Meet Your Instructor: Chris Rishel

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by Chris Rishel

I can’t tell you how excited I am to have a major CASA festival taking place at my academic home, just a short walk from my apartment, let alone be teaching at and (as a member of Voices in Your Head) hosting it. I had hoped that one day a festival of this magnitude might take place in the Midwest, but I had no idea it would happen so soon. But before I get into the “meet your instructor” part of this post, I want to directly address those readers who are currently in a Midwest group.

This is a huge opportunity. In just one very action-packed weekend, you can learn how to make a great album, succeed in live competitions, run your group better, get a ton of exposure to some great a cappella that normally only happens far from your home campus, and bring all of that new expertise back to your group to reach your full potential. And being totally honest, the Midwest could use the help. While we have a very large and active community (last year, the number of competing groups in the ICCA Midwest region had 25% more groups than any other), we have fallen a bit behind our friends on the coasts. It’s been almost a decade since a Midwest group won ICCA finals. And just last year, the major open-submission compilation albums (BOCA, SING, Voices Only, Voices Only Forte) released 94 tracks, of which Midwest groups claimed only 4. That’s 4.3%. Not ideal. I could go on with other factoids about CARA nominations, RARB scores, etc., but I think you probably get my point. We, collectively as the Midwest a cappella community, need to step up our game and start making more great music if we want to be a competitive force in the national community!

I also realize that a festival like this is uncharted territory for many groups (while we’re about to have our very first large festival, the east coast has been doing this now for a decade — they know how great it is and keep coming back for more). It may seem like a risk, or just not really worth the time and money, but making the most of a festival like this is without a doubt a game-changer for you and your group. You’ll definitely see the most benefit if everyone in your group can come. It is a great group bonding experience, and it gets everyone involved in thinking bigger picture about the group and its goals. However, if this is financially or practically not possible, you will do yourself a huge favor if you can send at least a couple of members (preferably a current leader, and a younger future leader so the experience will span more than just one generation).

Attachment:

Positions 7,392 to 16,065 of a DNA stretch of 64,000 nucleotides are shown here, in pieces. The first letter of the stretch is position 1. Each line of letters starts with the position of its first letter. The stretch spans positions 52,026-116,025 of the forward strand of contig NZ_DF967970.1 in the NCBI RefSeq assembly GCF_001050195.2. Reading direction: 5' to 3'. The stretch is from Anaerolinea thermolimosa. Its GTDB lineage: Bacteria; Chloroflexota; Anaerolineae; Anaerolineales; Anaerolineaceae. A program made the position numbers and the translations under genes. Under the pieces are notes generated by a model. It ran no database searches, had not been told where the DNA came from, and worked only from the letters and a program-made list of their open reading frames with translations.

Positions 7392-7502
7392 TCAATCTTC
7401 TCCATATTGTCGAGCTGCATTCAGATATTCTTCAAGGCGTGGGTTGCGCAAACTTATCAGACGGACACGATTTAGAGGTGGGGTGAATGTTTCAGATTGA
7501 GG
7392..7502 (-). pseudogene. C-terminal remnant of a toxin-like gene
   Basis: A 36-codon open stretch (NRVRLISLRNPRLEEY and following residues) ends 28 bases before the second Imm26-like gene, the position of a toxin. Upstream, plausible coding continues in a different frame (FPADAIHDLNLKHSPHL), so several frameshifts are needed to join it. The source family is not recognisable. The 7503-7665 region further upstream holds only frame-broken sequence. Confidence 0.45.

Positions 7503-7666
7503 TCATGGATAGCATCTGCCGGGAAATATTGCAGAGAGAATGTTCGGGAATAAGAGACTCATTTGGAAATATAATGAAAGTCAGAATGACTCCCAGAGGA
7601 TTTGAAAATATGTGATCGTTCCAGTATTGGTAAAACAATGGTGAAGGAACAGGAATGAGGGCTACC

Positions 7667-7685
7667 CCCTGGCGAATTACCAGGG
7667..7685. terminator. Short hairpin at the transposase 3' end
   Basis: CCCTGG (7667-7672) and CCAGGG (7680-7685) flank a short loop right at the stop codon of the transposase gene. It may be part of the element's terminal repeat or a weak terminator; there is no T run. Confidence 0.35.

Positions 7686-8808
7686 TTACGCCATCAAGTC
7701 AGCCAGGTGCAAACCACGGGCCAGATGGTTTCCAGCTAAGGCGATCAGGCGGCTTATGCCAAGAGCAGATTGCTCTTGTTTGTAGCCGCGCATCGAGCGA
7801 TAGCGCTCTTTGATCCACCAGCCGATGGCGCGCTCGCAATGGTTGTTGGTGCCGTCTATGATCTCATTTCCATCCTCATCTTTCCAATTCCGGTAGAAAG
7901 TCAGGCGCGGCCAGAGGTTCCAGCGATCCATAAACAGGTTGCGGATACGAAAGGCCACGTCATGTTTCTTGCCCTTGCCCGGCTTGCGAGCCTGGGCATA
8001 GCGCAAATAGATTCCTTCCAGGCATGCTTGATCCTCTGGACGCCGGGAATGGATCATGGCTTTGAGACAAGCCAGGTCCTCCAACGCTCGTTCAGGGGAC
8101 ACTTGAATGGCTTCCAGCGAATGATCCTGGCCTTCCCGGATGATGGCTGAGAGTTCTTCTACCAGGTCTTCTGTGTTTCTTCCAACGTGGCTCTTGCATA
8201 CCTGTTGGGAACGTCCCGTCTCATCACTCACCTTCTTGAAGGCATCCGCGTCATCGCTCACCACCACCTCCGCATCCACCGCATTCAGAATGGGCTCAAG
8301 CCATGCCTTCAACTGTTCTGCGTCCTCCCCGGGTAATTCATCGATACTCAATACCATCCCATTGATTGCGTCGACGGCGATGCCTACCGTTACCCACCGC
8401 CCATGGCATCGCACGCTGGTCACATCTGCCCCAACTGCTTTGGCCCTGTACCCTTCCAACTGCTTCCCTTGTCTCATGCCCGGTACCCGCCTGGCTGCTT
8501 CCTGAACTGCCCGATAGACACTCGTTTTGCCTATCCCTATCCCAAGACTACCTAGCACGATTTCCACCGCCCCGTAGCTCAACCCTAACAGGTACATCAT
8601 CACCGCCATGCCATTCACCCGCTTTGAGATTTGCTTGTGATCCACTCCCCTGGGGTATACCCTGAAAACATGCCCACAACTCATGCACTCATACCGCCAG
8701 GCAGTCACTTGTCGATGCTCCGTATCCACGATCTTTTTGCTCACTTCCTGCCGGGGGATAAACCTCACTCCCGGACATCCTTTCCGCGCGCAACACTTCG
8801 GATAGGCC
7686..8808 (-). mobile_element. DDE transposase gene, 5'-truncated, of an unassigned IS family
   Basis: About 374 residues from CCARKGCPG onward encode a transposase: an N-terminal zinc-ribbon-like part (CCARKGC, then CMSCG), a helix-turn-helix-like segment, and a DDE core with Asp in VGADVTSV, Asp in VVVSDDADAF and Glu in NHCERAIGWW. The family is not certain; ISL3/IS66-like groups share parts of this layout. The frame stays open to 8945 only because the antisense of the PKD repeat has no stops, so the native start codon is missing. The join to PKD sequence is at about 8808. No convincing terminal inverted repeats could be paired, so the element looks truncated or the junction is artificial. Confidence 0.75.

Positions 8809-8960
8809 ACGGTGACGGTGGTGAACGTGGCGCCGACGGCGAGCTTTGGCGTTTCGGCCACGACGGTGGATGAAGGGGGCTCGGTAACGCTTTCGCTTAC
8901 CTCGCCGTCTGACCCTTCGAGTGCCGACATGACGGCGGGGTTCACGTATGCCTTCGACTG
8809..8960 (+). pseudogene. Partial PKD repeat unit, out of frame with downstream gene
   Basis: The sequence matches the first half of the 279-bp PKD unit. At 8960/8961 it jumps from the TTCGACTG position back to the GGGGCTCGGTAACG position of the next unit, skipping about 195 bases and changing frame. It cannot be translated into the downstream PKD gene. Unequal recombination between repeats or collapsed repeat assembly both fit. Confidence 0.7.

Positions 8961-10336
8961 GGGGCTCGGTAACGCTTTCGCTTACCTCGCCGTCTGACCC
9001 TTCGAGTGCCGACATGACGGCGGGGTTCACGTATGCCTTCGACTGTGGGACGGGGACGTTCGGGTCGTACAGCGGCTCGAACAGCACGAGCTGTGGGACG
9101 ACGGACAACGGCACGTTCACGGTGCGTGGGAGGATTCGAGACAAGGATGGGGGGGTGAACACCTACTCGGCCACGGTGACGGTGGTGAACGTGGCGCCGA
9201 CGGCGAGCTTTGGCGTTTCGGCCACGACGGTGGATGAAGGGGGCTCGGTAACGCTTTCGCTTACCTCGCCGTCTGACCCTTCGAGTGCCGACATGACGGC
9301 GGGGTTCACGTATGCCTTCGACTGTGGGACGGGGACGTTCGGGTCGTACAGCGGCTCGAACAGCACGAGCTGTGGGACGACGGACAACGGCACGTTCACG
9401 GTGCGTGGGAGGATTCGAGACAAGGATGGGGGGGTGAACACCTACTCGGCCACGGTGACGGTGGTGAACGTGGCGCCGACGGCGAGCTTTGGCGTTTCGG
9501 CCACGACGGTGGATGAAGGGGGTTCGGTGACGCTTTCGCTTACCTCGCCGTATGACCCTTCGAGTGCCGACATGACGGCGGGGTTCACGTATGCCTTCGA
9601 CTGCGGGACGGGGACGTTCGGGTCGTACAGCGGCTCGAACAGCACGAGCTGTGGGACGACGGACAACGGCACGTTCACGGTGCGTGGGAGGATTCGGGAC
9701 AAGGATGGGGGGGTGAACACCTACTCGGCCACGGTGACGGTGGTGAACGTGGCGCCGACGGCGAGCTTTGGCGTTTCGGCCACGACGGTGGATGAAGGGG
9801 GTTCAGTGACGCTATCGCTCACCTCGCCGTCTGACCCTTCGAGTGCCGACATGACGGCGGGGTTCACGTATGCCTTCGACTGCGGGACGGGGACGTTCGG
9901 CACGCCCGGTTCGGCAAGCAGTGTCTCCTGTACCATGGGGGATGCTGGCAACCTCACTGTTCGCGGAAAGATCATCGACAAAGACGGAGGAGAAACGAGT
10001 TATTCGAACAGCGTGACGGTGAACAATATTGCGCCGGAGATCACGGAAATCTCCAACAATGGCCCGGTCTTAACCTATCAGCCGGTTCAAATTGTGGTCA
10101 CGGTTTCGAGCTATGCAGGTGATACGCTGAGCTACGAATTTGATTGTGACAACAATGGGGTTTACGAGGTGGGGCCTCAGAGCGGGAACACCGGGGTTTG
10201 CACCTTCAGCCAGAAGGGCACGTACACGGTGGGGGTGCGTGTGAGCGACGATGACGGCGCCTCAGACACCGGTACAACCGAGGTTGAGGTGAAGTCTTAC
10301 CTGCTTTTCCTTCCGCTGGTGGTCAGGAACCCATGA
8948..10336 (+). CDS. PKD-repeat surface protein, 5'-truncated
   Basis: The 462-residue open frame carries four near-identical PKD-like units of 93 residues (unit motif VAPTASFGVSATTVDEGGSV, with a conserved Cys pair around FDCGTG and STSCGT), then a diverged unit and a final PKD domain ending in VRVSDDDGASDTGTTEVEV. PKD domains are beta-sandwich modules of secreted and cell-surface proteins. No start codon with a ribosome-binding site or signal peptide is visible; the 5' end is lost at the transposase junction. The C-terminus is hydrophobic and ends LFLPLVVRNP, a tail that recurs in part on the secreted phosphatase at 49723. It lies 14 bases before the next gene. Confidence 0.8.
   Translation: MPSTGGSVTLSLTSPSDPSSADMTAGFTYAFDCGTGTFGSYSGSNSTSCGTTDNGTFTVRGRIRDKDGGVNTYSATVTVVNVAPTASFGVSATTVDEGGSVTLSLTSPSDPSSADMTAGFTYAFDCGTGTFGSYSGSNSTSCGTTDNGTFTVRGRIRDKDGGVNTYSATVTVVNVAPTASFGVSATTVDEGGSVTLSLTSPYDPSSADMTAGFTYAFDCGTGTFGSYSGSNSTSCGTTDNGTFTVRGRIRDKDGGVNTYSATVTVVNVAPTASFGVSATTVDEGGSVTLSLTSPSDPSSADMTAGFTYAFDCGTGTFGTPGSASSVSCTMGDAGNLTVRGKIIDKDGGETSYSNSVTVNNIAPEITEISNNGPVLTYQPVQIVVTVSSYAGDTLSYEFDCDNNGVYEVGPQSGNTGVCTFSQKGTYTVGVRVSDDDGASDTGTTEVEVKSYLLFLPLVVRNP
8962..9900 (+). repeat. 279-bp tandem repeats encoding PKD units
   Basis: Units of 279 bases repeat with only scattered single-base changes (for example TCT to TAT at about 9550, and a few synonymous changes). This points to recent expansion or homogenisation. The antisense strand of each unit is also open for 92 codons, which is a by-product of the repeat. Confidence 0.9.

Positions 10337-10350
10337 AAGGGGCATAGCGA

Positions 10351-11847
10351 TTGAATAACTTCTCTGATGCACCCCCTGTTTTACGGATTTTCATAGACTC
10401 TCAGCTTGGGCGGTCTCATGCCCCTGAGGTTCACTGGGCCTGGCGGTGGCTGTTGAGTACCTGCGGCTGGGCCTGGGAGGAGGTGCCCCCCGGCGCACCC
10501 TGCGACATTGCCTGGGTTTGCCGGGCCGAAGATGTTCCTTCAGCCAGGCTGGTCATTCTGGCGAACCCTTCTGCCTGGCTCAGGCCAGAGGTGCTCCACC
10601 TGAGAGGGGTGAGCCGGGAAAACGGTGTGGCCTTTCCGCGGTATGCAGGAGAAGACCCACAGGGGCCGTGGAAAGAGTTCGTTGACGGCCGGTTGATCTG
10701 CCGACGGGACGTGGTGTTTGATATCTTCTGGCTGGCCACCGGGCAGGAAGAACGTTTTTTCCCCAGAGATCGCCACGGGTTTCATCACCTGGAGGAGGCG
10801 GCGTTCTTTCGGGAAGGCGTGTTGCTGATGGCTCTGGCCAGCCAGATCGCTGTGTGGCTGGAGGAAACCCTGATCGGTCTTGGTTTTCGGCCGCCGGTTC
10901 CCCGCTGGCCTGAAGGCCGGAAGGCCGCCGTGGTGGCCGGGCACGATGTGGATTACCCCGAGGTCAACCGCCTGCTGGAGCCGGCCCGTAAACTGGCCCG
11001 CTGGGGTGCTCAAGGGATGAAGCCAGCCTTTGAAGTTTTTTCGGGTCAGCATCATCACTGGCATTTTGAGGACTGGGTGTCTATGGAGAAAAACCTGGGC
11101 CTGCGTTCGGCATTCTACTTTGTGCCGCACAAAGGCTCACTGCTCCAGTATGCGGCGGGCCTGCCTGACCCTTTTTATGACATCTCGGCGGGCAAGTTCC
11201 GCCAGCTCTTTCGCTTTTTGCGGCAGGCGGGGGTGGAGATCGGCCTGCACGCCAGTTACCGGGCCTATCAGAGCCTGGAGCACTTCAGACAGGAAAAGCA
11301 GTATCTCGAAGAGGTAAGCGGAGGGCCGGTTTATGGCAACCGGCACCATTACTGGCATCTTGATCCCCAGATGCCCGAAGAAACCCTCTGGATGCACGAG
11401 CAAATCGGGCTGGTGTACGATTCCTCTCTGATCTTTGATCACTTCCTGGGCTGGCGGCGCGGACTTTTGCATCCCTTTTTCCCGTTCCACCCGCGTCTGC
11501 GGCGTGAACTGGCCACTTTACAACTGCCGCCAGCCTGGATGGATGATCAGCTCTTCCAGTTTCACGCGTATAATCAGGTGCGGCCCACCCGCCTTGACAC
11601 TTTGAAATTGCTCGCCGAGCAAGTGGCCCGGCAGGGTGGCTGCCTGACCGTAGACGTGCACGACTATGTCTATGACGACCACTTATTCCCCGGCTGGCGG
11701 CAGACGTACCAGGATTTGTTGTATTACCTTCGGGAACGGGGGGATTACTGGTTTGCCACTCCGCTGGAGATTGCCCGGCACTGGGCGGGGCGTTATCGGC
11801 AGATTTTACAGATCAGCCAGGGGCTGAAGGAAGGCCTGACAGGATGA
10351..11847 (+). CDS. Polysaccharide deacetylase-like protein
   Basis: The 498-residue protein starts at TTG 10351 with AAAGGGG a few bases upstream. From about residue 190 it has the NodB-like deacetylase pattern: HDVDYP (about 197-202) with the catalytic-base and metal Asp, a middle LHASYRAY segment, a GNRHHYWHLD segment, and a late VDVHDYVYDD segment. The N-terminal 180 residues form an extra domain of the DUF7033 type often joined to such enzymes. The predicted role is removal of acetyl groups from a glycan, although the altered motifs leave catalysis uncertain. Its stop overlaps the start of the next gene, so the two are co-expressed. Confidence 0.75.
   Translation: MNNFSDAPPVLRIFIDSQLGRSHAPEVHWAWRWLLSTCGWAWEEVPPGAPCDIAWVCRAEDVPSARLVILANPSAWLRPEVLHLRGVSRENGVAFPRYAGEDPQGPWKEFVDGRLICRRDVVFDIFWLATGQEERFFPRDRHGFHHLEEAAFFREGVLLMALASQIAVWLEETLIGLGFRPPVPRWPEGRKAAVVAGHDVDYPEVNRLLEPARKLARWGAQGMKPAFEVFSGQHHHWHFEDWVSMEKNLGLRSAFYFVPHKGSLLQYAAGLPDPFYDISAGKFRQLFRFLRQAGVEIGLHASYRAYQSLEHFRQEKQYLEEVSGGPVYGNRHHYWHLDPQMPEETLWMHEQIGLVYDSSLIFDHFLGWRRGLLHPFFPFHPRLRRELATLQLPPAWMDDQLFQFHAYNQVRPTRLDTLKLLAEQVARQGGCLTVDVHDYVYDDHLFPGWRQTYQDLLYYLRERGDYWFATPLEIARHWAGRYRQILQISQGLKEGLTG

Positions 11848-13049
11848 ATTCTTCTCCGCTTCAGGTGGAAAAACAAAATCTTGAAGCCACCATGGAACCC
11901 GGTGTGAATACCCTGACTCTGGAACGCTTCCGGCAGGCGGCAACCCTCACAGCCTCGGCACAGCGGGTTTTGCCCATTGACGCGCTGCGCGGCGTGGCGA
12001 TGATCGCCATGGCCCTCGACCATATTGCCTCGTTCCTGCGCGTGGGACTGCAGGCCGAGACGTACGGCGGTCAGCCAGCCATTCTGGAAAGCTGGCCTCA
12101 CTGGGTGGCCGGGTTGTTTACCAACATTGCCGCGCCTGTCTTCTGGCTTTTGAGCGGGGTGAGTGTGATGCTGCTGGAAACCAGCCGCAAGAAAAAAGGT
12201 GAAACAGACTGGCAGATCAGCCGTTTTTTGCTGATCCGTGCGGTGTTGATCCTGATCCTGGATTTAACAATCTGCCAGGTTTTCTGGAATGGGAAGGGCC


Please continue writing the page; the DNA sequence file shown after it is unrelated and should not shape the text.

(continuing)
Alright, I’ll get off my soap box now. The class I’m teaching is called “Zero to Hero”. What I hope to convey in just 50 minutes is that with persistence, dedication, and a smart, calculated, and honest strategy, you can do amazing things starting from the most humble of beginnings. You might have heard of some of the recent successes that Voices in Your Head has achieved (see here), but it definitely wasn’t always that way. The same could be said for me personally, so I thought I’d give a quick background on how I got to where I am now (this is “meet your instructor” after all) and how Voices got the ball rolling a few years ago.

When I started my undergrad at the University of Illinois, my only exposure to a cappella was the world of barbershop. As you might imagine, I was in for a surprise the first time I saw the Xtension Chords perform. While I was a bit skeptical at first, I eventually decided to audition for a couple of groups, and looked forward to trying out a new style of singing. The only problem was, all of the groups rejected me. So instead I joined a choir, started a barbershop quartet on campus and carried on with what I already knew. I still went to almost all of the groups’ concerts and ICCA quarterfinals held on campus though. Compared to (most) barbershop, modern a cappella was really fun and exciting.